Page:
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which two locks would you buy?

Old 02-10-21, 10:02 PM
  #51  
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Originally Posted by Rage View Post
There’s a YouTube video where Hal from Bicycle Habitat (great guy and mechanic) here in NYC takes an angle grinder to a bike lock. Think it was the same one I got, the Kryptonite NY forgetaboutit or whatever. He cuts right through it, no problem at all. Doesn’t take more’n a few minutes.
Yep, they make it look easy. That said, on those lock cutting videos they typically
1) use a quality high power angle grinder
2) use a quality new blade
3) start with a high capacity, fully charged battery
4) put the lock in a vice at a convenient height and angle

I was intrigued by this 'net sourced image. The caption said the bike was still locked in place when the owner returned. Apparently, the thief's battery pooped out before he completed the second cut!

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Old 02-11-21, 06:39 AM
  #52  
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I’ve always wanted to give that a try with the angle grinder but don’t have a spare kryptonite U lock to sacrifice.
I do have an old kryptonite chain with disc lock that an old roommate left behind. Lost the keys years ago and could sorta use the chain.
Maybe I’ll take a shot at cutting it off when the snow is gone and I can do it in the yard.
FWIW I think that a good chain and lock is harder to defeat than the U lock.
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Old 02-11-21, 09:13 AM
  #53  
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I only ever lock up my bike for a few minutes, like a stop at a convenience store or Walgreens to get water and food. For that type of stop, I either leave the bike where I can see it, bring it in to the store, or use a lightweight cable lock.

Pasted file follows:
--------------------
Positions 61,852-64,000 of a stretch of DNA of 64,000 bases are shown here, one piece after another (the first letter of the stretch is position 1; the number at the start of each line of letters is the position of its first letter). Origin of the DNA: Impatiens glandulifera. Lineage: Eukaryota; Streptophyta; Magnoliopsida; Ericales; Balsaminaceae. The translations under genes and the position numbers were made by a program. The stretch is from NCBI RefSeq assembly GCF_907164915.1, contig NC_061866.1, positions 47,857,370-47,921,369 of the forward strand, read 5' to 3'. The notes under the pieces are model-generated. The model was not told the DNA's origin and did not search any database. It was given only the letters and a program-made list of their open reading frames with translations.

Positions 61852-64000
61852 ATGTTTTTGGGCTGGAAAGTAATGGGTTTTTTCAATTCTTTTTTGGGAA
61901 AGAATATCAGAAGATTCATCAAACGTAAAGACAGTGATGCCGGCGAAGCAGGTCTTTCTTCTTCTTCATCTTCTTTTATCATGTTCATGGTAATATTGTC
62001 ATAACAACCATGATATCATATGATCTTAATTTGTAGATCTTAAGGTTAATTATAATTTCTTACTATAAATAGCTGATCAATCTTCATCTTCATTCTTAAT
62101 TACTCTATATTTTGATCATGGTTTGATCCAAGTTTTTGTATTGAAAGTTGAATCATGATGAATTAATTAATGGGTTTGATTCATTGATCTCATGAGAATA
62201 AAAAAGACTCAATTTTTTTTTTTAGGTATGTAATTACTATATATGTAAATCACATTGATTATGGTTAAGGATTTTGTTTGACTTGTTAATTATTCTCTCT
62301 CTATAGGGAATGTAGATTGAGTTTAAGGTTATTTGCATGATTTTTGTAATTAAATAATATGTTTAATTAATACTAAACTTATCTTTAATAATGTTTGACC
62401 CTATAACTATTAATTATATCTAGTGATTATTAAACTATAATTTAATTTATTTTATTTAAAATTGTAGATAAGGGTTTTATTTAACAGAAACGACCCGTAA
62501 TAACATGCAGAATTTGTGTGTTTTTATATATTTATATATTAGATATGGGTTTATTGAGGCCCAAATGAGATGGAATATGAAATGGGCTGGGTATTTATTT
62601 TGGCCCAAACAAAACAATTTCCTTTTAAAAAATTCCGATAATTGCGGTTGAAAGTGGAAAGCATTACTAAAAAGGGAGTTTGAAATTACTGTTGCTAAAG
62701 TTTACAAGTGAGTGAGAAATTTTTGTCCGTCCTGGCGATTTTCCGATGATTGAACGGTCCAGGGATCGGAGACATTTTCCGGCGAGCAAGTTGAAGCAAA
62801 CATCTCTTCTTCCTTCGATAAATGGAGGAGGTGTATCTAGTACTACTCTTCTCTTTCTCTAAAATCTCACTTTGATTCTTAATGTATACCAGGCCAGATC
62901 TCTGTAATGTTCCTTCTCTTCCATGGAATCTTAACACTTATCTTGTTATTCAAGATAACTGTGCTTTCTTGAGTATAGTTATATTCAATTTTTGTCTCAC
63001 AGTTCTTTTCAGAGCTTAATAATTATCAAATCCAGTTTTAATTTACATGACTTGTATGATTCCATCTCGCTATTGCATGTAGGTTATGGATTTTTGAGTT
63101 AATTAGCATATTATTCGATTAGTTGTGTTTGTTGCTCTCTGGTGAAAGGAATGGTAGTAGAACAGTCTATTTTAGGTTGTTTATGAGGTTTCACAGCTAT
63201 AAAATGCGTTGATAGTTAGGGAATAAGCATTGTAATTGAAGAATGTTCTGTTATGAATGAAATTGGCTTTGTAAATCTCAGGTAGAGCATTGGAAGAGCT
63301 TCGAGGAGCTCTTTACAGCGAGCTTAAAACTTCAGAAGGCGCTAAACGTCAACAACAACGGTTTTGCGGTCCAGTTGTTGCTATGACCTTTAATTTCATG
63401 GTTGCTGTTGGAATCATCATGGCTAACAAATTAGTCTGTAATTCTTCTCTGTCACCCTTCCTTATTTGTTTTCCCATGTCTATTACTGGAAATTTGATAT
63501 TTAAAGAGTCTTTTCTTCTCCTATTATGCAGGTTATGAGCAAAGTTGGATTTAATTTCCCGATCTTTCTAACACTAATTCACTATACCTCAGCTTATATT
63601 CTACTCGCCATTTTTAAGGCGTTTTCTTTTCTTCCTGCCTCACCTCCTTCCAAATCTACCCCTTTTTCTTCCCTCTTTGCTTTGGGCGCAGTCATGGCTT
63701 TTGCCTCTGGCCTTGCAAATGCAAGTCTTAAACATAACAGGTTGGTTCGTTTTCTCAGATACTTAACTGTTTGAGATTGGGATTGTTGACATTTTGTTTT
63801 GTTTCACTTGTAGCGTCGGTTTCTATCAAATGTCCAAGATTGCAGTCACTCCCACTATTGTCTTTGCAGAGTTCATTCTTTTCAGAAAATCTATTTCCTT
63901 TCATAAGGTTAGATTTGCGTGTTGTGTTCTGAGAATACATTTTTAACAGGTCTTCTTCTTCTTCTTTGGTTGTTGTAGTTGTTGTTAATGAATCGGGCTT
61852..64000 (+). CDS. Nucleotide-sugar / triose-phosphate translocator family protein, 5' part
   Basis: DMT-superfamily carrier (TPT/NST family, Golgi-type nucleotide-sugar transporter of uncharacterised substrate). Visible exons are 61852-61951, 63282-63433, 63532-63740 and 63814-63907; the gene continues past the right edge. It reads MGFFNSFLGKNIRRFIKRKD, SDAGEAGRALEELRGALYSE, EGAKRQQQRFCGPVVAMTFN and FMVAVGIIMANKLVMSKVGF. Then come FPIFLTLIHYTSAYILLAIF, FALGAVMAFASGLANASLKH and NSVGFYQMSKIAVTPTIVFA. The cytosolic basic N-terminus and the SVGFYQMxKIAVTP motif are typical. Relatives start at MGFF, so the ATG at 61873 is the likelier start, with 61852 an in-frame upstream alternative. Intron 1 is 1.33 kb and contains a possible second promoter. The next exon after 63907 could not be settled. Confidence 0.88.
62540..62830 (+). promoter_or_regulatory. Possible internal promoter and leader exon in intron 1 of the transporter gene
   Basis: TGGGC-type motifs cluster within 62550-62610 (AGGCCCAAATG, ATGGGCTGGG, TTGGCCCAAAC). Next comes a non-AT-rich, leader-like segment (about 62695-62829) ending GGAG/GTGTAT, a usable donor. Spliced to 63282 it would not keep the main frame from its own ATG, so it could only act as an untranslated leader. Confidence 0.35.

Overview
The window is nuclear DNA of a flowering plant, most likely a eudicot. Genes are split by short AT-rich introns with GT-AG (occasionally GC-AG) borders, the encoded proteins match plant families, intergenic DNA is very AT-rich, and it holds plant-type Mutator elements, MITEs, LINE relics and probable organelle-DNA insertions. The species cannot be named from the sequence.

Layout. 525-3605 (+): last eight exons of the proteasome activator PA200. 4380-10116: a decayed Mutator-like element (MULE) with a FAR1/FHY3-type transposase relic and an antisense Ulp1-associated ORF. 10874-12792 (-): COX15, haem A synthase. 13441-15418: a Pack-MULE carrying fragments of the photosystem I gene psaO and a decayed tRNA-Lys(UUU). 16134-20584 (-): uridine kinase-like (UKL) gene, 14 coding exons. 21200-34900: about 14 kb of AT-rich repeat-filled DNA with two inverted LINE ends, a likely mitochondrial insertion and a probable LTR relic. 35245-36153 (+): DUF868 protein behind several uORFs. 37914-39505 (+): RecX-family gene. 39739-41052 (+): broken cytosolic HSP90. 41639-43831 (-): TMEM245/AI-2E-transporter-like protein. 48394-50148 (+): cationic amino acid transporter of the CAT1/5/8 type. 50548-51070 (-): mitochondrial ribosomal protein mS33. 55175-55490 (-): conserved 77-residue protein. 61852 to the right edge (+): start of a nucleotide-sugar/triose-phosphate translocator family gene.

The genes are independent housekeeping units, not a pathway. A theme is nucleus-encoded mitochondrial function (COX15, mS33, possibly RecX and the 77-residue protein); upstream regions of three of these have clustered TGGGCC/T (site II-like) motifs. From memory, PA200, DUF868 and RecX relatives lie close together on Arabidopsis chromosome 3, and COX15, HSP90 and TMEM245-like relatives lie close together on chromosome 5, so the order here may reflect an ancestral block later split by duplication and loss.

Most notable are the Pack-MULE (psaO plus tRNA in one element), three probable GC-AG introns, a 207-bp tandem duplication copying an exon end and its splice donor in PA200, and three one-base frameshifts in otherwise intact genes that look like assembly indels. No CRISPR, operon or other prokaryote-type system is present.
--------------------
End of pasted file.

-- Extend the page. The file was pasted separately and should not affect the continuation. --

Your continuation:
I don't leave bikes unattended for long periods of time in any public areas. We have prolific bike thieves throughout our metro area.
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Old 02-11-21, 10:43 AM
  #54  
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tcs' hot tip: use good locking protocol.

Machiavelli's hot tip: lock up next to a nicer bike secured less well.
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Old 02-11-21, 11:05 AM
  #55  
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Originally Posted by tcs View Post
tcs' hot tip: use good locking protocol.

Machiavelli's hot tip: lock up next to a nicer bike secured less well.
Several years ago a woman and I locked our bikes next to each other’s at the same time. I used a Kryptonite u lock and thick cable to secure my LHT. She used a cheap chain and padlock to secure her Trek road bike. She went into the market. I went to get a paper. As I was returning to the market I saw a tweeker looking guy speeding the wrong way down the street on her bike, small duffel bag over his shoulder. Hadn’t even been 10 min. More like 5. My bike was untouched.
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Old 02-11-21, 11:21 AM
  #56  
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Originally Posted by GlennR View Post

And if they can't steal it they might just destroy it.
That's the kind of lock I use, but with a heavier hardened chain. I'd rather have my rear wheel smashed than my whole bike taken off!